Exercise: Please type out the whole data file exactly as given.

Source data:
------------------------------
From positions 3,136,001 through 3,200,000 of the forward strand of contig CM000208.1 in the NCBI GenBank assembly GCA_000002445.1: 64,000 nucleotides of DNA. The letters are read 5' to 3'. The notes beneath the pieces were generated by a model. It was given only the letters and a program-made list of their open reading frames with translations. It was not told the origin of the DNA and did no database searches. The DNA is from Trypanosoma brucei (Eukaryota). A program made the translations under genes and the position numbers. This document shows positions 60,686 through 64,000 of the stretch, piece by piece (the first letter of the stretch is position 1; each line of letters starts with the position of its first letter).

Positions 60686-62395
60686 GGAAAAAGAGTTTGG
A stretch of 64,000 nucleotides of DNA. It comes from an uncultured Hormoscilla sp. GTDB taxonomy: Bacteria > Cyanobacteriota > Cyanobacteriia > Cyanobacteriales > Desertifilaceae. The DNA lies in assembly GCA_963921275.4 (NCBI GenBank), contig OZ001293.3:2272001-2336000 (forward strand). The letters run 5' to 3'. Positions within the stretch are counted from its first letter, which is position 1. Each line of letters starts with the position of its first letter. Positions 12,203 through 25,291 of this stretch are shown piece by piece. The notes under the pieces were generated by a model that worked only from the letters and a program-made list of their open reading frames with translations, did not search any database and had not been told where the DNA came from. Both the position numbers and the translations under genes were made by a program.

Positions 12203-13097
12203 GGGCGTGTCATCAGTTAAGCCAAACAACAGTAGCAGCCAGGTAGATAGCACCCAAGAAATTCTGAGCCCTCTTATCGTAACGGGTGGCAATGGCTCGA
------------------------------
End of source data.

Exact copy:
From positions 3,136,001 through 3,200,000 of the forward strand of contig CM000208.1 in the NCBI GenBank assembly GCA_000002445.1: 64,000 nucleotides of DNA. The letters are read 5' to 3'. The notes beneath the pieces were generated by a model. It was given only the letters and a program-made list of their open reading frames with translations. It was not told the origin of the DNA and did no database searches. The DNA is from Trypanosoma brucei (Eukaryota). A program made the translations under genes and the position numbers. This document shows positions 60,686 through 64,000 of the stretch, piece by piece (the first letter of the stretch is position 1; each line of letters starts with the position of its first letter).

Positions 60686-62395
60686 GGAAAAAGAGTTTGG
A stretch of 64,000 nucleotides of DNA. It comes from an uncultured Hormoscilla sp. GTDB taxonomy: Bacteria > Cyanobacteriota > Cyanobacteriia > Cyanobacteriales > Desertifilaceae. The DNA lies in assembly GCA_963921275.4 (NCBI GenBank), contig OZ001293.3:2272001-2336000 (forward strand). The letters run 5' to 3'. Positions within the stretch are counted from its first letter, which is position 1. Each line of letters starts with the position of its first letter. Positions 12,203 through 25,291 of this stretch are shown piece by piece. The notes under the pieces were generated by a model that worked only from the letters and a program-made list of their open reading frames with translations, did not search any database and had not been told where the DNA came from. Both the position numbers and the translations under genes were made by a program.

Positions 12203-13097
12203 GGGCGTGTCATCAGTTAAGCCAAACAACAGTAGCAGCCAGGTAGATAGCACCCAAGAAATTCTGAGCCCTCTTATCGTAACGGGTGGCAATGGCTCGA